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Workshop on astronomy concludes in Kohima

By EMN Updated: Nov 24, 2013 11:07 pm


[dropcap]T[/dropcap]he 2-day state level workshop on Astronomy and Comet ISON conducted by the Department of Science & Technology in association with Vigyan Prasar, New Delhi and Paschimbanga Vigyan Mancha concluded on November 22 at Kohima.
Manash Sharma, resource person from Guwahati Planetarious gave an amazing night sky view experience to the participants, where one can see the moons of the planet Jupiter, the constellations, the craters of the moon etc. through a telescope.Braving the cold winter night the participants and even children came to watch the telescope viewing session.
The workshop was attended by science teachers from all over the state. Expert resource persons led by Dr Arvind Ranade, scientist from Vigyan Prasar addressed the workshop. Resource materials in the form of booklets and CDs were given to all the participants.

Comet ISON: A brief forecast
Meanwhile, Kevitso Kenneth, Science Officer, Department of Science & Technology, Kohima in a press note said ‘Comet ISON’ will continue to brighten throughout November as it nears its late November perihelion (closest point to our sun).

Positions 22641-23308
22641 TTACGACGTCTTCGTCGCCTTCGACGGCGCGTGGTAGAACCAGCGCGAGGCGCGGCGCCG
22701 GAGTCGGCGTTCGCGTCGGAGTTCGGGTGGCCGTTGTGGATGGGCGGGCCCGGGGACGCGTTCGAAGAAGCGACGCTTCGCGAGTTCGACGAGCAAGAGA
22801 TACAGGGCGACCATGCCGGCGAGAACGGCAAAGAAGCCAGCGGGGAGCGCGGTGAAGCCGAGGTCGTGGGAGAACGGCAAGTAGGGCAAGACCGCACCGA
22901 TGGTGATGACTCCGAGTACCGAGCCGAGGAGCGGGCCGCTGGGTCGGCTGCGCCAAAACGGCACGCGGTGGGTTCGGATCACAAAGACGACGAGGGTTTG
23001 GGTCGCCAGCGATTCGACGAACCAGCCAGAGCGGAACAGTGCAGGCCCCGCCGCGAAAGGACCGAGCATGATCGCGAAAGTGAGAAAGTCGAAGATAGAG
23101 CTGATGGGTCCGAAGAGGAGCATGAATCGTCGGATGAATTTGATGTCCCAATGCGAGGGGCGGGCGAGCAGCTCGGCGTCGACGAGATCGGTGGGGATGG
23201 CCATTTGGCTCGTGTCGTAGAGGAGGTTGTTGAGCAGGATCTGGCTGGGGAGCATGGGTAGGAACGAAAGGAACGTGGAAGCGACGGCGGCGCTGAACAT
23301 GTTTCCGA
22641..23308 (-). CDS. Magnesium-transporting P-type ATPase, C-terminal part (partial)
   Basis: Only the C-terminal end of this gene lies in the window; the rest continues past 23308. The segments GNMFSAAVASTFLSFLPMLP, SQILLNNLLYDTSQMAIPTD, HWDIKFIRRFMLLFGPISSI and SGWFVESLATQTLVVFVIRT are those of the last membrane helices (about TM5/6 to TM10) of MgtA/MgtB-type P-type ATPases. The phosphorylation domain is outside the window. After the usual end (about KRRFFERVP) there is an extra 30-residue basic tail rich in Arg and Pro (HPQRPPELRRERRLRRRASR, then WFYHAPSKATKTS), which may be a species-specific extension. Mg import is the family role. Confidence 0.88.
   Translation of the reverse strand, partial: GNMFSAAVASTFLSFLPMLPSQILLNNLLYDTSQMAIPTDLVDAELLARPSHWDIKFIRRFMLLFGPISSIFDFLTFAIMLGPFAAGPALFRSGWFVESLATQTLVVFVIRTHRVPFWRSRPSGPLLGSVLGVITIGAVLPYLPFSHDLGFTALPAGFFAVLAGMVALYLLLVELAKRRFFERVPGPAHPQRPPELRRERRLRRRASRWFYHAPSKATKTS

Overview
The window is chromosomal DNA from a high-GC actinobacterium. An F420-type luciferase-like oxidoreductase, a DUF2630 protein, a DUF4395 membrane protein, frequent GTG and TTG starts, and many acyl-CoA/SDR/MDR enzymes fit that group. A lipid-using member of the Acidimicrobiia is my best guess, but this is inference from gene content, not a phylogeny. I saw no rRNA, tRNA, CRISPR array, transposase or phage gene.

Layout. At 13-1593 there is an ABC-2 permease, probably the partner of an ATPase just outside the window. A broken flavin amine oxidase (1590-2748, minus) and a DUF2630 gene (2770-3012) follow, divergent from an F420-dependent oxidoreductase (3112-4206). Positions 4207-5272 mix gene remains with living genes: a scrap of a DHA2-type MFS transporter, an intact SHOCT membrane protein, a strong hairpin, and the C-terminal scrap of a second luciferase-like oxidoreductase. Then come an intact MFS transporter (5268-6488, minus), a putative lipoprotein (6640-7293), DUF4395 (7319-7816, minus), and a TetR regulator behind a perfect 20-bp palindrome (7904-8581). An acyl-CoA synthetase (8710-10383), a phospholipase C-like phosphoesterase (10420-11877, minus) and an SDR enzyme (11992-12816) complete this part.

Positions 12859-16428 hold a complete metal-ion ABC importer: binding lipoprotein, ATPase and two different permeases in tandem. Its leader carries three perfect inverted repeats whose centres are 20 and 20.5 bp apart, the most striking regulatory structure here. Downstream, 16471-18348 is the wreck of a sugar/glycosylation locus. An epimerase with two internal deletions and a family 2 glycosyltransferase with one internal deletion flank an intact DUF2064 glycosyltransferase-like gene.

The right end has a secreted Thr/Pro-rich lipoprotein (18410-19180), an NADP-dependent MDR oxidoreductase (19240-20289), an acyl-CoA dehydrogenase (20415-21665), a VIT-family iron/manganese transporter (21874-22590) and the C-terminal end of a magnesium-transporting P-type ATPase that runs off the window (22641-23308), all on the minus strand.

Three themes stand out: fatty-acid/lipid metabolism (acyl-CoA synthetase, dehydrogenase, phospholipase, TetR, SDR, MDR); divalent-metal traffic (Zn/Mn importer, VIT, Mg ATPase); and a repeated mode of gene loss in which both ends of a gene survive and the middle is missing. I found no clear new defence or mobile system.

Meantion may be made here that, comet expert John Bortle wrote on June 13 that he expects the comet to reach visibility to the unaided eye about three weeks before the November 28 perihelion date. If all goes well, and the comet doesn’t fragment, the terrific heating Comet ISON will undergo when it’s closest to our parent star might turn the comet into a very bright object. It may also form a long comet tail around this time.
December 2013, this is likely to be the best month to see Comet ISON, assuming it has survived its close pass near the sun intact. The comet will be visible both in the evening sky after sunset and in the morning sky before sunrise.
Comet ISON will also be still visible to the eye in January 2014. On January 8, 2014, the comet will lie only 2 degrees from Polaris- the North Star. And here’s something else that’s fun. On January 14-15, 2014, after the comet itself has passed but when Earth is sweeping near the comet’’s orbit, it might produce a meteor shower, or at least some beautiful night-shining or noctilucent clouds. Log on to for more details.

By EMN Updated: Nov 24, 2013 11:07:54 pm